en
Scientific article
English

Incidence of early neonatal mortality and morbidity after late-preterm and term cesarean delivery

Published inPediatrics, vol. 123, no. 6, p. e1064-1071
Publication date2009
Abstract

OBJECTIVE: To determine the age-stratified risk of intrapartum and neonatal mortality as well as morbidities of clinical relevance after elective cesarean delivery (ECD). METHODS: This work was a cohort study including 56 549 prospectively recorded late-preterm and term deliveries. We analyzed the effect of cesarean delivery (CD) before the onset of labor on the following multiple neonatal outcomes before hospital discharge, compared with planned vaginal delivery (PVD) and emergency CD: mortality, birth depression, special care admission, and respiratory morbidity. We adjusted for confounders by multivariate analysis and stratified the risk according to gestational age (GA). RESULTS: Mortality and morbidities had a strong GA-related trend with the lowest incidences consistently found between 38 and 40 weeks of gestation independent of delivery mode. Compared with infants delivered via PVD, infants delivered via ECD had significantly higher rates of mortality (adjusted risk ratio [aRR]: 2.1), risk of special care admission (aRR: 1.4), and respiratory morbidity (aRR: 1.8) but not of depression at birth (aRR: 1.1). Compared with emergency CD, newborns delivered via ECD had less depression at birth (aRR: 0.6) and admission to special care (aRR: 0.8), but mortality (aRR: 0.8) and respiratory morbidity (aRR: 1.0) rates were similar. CONCLUSIONS: Gestational age-specific risk estimates are lowest between 38 and 40 weeks and should be included in the informed-consent process. The information should also be used to allow for appropriate preparation with respect to adequate staff and equipment. ECD is consistently associated with increased intrapartum and neonatal mortality, risk of admission, and respiratory morbidity compared with PVD and has no advantage over emergency CD in terms of mortality. Neonatal morbidities are lower after ECD than emergency CD only with term births. Our data provide evidence that ECD should not be performed before term.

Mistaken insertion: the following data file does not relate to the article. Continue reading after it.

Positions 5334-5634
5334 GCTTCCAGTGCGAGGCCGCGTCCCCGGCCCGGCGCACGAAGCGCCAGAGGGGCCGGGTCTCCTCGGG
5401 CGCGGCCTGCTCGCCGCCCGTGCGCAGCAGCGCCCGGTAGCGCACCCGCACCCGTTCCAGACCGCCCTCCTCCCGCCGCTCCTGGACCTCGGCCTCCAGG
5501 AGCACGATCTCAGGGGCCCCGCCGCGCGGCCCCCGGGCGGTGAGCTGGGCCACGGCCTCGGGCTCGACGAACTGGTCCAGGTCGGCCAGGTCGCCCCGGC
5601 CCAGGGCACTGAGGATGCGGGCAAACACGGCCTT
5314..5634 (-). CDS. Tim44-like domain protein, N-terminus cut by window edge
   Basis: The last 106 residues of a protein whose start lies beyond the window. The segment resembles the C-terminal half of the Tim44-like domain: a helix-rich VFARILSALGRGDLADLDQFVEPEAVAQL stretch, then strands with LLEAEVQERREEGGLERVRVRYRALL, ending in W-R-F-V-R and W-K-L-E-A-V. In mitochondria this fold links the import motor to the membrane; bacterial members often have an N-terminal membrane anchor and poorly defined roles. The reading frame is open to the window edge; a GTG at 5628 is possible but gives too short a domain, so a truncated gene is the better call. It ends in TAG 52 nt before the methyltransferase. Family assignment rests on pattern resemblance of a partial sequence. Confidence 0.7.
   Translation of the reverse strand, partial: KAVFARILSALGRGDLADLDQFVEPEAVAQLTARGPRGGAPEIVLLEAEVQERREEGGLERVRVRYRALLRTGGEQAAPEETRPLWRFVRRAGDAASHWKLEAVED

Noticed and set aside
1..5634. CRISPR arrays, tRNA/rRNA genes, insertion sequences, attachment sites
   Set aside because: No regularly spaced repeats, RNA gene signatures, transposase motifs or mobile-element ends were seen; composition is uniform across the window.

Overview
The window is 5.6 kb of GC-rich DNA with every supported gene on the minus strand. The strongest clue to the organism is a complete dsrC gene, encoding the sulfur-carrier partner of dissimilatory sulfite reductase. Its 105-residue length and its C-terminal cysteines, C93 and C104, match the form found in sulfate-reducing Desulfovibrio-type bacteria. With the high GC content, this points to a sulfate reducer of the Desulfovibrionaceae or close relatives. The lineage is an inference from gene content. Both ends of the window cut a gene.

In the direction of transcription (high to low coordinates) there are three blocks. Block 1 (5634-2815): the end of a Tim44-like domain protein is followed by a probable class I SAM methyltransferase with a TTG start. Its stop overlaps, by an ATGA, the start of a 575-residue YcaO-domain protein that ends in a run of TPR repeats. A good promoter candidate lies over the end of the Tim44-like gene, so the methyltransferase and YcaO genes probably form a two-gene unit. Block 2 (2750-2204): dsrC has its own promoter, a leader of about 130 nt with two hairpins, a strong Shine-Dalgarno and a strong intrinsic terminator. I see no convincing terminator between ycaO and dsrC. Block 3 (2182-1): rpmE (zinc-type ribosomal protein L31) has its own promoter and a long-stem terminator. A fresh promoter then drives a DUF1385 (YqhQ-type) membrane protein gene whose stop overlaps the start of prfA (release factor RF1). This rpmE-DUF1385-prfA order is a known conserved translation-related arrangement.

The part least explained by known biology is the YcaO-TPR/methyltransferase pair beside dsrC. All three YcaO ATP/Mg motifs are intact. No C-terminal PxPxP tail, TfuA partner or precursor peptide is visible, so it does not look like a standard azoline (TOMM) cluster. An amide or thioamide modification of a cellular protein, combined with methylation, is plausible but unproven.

Keywords
  • Cesarean Section/mortality
  • Cross-Sectional Studies
  • Emergencies
  • Female
  • Gestational Age
  • Humans
  • Incidence
  • Infant, Newborn
  • Infant, Premature, Diseases/mortality
  • Intensive Care Units, Neonatal
  • Male
  • Odds Ratio
  • Patient Admission/statistics & numerical data
  • Prospective Studies
  • Respiratory Distress Syndrome, Newborn/mortality
  • Risk Factors
  • Surgical Procedures, Elective/statistics & numerical data
  • Term Birth
Citation (ISO format)
DE LUCA, Roberta et al. Incidence of early neonatal mortality and morbidity after late-preterm and term cesarean delivery. In: Pediatrics, 2009, vol. 123, n° 6, p. e1064–1071. doi: 10.1542/peds.2008-2407
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Article (Published version)
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ISSN of the journal0031-4005
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